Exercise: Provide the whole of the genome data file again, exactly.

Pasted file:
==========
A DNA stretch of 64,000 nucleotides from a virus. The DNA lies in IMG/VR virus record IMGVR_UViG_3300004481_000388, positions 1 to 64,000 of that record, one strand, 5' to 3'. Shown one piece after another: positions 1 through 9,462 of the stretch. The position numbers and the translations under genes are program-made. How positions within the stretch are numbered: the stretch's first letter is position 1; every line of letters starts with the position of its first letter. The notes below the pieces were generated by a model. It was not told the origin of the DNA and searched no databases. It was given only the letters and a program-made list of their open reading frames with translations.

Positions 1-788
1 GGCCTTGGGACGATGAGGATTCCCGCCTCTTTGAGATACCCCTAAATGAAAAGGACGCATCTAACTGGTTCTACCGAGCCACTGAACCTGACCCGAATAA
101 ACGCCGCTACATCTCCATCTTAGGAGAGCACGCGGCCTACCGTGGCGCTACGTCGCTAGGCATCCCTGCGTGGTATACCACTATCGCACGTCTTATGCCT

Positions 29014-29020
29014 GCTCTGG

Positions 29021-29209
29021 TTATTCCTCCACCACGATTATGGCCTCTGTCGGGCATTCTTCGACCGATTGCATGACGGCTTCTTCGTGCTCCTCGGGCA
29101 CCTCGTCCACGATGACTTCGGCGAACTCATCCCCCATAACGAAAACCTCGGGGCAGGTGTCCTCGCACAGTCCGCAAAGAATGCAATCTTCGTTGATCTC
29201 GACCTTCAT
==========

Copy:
A DNA stretch of 64,000 nucleotides from a virus. The DNA lies in IMG/VR virus record IMGVR_UViG_3300004481_000388, positions 1 to 64,000 of that record, one strand, 5' to 3'. Shown one piece after another: positions 1 through 9,462 of the stretch. The position numbers and the translations under genes are program-made. How positions within the stretch are numbered: the stretch's first letter is position 1; every line of letters starts with the position of its first letter. The notes below the pieces were generated by a model. It was not told the origin of the DNA and searched no databases. It was given only the letters and a program-made list of their open reading frames with translations.

Positions 1-788
1 GGCCTTGGGACGATGAGGATTCCCGCCTCTTTGAGATACCCCTAAATGAAAAGGACGCATCTAACTGGTTCTACCGAGCCACTGAACCTGACCCGAATAA
101 ACGCCGCTACATCTCCATCTTAGGAGAGCACGCGGCCTACCGTGGCGCTACGTCGCTAGGCATCCCTGCGTGGTATACCACTATCGCACGTCTTATGCCT

Positions 29014-29020
29014 GCTCTGG

Positions 29021-29209
29021 TTATTCCTCCACCACGATTATGGCCTCTGTCGGGCATTCTTCGACCGATTGCATGACGGCTTCTTCGTGCTCCTCGGGCA
29101 CCTCGTCCACGATGACTTCGGCGAACTCATCCCCCATAACGAAAACCTCGGGGCAGGTGTCCTCGCACAGTCCGCAAAGAATGCAATCTTCGTTGATCTC
29201 GACCTTCAT